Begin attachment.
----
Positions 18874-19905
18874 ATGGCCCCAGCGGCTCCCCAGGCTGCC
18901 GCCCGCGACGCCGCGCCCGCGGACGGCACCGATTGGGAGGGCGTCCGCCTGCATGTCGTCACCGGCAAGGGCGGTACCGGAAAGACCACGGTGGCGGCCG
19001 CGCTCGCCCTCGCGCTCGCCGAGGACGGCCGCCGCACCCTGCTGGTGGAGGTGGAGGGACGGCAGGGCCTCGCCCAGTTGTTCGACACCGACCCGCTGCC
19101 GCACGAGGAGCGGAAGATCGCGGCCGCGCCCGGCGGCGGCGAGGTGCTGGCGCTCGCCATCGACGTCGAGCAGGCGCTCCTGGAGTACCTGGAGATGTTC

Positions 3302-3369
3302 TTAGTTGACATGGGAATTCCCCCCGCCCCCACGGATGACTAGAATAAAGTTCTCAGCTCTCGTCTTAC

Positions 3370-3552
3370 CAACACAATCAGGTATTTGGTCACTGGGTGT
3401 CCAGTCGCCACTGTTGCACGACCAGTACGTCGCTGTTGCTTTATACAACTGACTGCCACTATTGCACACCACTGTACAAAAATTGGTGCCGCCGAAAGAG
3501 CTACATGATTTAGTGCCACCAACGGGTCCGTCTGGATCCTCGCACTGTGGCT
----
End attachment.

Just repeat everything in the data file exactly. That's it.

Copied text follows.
Positions 18874-19905
18874 ATGGCCCCAGCGGCTCCCCAGGCTGCC
18901 GCCCGCGACGCCGCGCCCGCGGACGGCACCGATTGGGAGGGCGTCCGCCTGCATGTCGTCACCGGCAAGGGCGGTACCGGAAAGACCACGGTGGCGGCCG
19001 CGCTCGCCCTCGCGCTCGCCGAGGACGGCCGCCGCACCCTGCTGGTGGAGGTGGAGGGACGGCAGGGCCTCGCCCAGTTGTTCGACACCGACCCGCTGCC
19101 GCACGAGGAGCGGAAGATCGCGGCCGCGCCCGGCGGCGGCGAGGTGCTGGCGCTCGCCATCGACGTCGAGCAGGCGCTCCTGGAGTACCTGGAGATGTTC

Positions 3302-3369
3302 TTAGTTGACATGGGAATTCCCCCCGCCCCCACGGATGACTAGAATAAAGTTCTCAGCTCTCGTCTTAC

Positions 3370-3552
3370 CAACACAATCAGGTATTTGGTCACTGGGTGT
3401 CCAGTCGCCACTGTTGCACGACCAGTACGTCGCTGTTGCTTTATACAACTGACTGCCACTATTGCACACCACTGTACAAAAATTGGTGCCGCCGAAAGAG
3501 CTACATGATTTAGTGCCACCAACGGGTCCGTCTGGATCCTCGCACTGTGGCT